Regina v. H.T. November 2017 – Possession of Stolen Property

Sections  334(a)of the Criminal Code of Canada – Possession of Stolen Property over $5000.00  

Section 145(3) x 9 of the Criminal Code of Canada – Breach of Release conditions

H.T. was released on bail on charges of break and enter and drug trafficking.  One of H.T.’s many bail conditions was for him to be at his residence 24 hours a day, 7 days a week.  The Calgary Police Service (“CPS”) frequently attends the residence of individuals like H.T. to do “curfew checks” and ensure that accused people are abiding by their conditions of release.

When the CPS members did a curfew check on H.T. on this particular occasion, they observed H.T. unloading property from a trailer that was located in his driveway. The police also observed a multitude of swords and knives located inside the garage. Additionally, the CPS members ran the license plate on the trailer and discovered that it was reported stolen. H.T. was arrested for possession of stolen property and searched incident to the arrest; the CPS members discovered drugs. H.T. was charged with possession of stolen property with a value over $5000.00 and a multitude of charges relating to the breach of his bail conditions for being in possession of weapons and drugs.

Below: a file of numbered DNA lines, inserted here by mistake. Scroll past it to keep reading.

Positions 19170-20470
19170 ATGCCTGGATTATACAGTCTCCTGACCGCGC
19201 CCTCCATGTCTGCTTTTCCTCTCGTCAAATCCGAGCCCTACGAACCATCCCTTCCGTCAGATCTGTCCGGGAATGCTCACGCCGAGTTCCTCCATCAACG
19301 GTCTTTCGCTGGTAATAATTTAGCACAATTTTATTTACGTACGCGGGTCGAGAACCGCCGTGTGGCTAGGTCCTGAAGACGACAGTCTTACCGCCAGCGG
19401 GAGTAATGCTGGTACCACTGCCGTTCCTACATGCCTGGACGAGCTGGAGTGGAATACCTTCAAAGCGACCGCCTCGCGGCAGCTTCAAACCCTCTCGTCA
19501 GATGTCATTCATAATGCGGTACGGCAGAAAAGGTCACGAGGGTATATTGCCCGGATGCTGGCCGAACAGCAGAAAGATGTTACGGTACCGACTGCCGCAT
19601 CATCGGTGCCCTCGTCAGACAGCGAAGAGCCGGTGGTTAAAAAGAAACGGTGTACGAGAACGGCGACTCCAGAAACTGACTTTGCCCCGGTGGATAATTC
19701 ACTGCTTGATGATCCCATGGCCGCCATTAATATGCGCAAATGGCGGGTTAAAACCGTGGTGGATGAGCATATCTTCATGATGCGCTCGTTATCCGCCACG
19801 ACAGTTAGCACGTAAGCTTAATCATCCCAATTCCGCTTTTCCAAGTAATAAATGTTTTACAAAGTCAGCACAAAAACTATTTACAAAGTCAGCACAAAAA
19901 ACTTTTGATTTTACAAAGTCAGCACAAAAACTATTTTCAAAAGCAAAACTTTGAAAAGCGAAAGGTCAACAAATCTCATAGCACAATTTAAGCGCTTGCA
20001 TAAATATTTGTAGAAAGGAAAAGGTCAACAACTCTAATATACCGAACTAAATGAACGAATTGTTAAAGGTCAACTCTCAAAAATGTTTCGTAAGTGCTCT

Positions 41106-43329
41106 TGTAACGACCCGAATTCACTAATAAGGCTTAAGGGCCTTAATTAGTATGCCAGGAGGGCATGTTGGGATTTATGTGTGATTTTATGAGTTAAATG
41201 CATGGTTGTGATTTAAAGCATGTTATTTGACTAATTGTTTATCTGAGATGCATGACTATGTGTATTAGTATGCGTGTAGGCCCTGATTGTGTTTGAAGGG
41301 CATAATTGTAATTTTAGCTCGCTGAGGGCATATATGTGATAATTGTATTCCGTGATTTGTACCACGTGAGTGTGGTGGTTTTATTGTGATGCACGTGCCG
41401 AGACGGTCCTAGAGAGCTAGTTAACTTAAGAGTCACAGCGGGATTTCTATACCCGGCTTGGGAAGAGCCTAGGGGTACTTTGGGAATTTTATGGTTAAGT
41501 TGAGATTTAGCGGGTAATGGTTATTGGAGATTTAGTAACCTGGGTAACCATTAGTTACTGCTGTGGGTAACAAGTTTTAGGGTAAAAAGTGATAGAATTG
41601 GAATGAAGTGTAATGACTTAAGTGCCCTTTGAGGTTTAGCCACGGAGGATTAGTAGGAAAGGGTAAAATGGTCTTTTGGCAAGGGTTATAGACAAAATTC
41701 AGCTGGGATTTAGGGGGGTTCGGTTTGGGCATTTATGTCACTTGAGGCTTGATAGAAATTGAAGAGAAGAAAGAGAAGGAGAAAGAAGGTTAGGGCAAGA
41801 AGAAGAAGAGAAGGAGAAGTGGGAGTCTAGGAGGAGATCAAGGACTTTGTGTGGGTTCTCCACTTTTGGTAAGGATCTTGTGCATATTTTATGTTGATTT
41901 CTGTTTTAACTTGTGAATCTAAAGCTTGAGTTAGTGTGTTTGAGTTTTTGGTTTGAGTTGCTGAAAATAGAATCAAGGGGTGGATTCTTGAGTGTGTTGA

At trial, defence counsel Sean Fagan did not ask a single question of any of the witnesses. Many defence counsel feel that they must ask questions of the witnesses, perhaps to justify their existence. However, often questioning a witness can only harm the defence’s case. A good lawyer must know when they are faced with this situation.

During the final argument in the trial, it came to light that there was a serious issue with respect to disclosure of critical evidence. The matter was stood down, and after Calgary defence lawyer Sean Fagan had discussions with the assigned Crown prosecutor, a stay of proceedings was entered on all charges.